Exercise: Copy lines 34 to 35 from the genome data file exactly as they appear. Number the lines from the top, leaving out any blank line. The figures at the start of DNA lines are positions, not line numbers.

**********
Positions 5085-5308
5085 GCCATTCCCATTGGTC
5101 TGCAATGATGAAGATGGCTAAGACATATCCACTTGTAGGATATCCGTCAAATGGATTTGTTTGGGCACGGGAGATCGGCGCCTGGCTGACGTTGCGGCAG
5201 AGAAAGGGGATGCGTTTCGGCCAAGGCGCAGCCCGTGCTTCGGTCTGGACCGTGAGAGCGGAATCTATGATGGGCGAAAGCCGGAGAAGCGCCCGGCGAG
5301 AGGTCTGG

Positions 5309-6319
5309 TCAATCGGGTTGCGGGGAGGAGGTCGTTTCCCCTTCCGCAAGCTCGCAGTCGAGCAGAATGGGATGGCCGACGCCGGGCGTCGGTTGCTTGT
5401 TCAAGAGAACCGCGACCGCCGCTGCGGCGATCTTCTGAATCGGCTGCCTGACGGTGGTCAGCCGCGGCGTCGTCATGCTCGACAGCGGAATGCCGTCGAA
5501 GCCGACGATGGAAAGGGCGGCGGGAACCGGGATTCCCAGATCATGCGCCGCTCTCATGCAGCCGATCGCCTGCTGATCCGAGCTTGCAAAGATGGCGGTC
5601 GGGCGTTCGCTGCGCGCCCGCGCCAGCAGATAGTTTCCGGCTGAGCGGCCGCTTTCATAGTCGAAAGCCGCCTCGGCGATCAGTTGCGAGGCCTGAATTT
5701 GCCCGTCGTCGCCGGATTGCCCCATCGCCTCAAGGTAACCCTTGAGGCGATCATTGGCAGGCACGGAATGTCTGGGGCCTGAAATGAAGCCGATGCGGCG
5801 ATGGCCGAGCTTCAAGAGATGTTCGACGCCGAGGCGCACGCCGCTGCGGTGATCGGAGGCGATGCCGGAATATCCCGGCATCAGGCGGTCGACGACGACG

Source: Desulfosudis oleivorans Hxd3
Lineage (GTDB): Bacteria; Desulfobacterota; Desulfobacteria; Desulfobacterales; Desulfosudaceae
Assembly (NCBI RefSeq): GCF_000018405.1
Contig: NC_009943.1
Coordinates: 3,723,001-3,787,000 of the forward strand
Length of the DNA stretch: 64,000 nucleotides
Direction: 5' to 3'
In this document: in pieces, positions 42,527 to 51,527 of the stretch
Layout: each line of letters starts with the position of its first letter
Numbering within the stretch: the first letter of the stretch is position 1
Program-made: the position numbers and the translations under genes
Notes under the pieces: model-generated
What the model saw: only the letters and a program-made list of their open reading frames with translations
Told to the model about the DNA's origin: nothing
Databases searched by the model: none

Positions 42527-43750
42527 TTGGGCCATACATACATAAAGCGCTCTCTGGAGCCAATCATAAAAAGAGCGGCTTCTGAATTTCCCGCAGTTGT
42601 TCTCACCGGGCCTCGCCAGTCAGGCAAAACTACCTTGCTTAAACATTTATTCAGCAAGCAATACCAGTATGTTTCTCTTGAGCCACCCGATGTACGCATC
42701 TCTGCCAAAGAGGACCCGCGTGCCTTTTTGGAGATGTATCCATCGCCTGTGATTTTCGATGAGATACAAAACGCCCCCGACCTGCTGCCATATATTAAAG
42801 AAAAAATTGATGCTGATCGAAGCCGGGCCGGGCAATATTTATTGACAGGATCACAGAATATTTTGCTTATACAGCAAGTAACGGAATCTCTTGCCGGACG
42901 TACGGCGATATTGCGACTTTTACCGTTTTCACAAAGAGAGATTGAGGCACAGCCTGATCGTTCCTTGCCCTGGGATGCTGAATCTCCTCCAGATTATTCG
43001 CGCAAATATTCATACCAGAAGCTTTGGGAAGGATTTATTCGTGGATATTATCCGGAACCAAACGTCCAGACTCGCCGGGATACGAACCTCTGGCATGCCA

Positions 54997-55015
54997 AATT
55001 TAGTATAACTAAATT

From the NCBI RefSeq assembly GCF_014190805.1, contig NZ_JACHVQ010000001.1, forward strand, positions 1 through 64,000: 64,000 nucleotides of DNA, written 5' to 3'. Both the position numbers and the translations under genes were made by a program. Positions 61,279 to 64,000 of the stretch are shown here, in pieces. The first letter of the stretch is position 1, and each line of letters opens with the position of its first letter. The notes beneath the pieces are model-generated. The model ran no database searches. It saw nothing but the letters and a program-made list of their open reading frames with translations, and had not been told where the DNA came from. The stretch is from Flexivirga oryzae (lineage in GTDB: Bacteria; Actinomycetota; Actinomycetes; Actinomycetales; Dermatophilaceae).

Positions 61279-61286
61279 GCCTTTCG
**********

43001 CGCAAATATTCATACCAGAAGCTTTGGGAAGGATTTATTCGTGGATATTATCCGGAACCAAACGTCCAGACTCGCCGGGATACGAACCTCTGGCATGCCA

Positions 54997-55015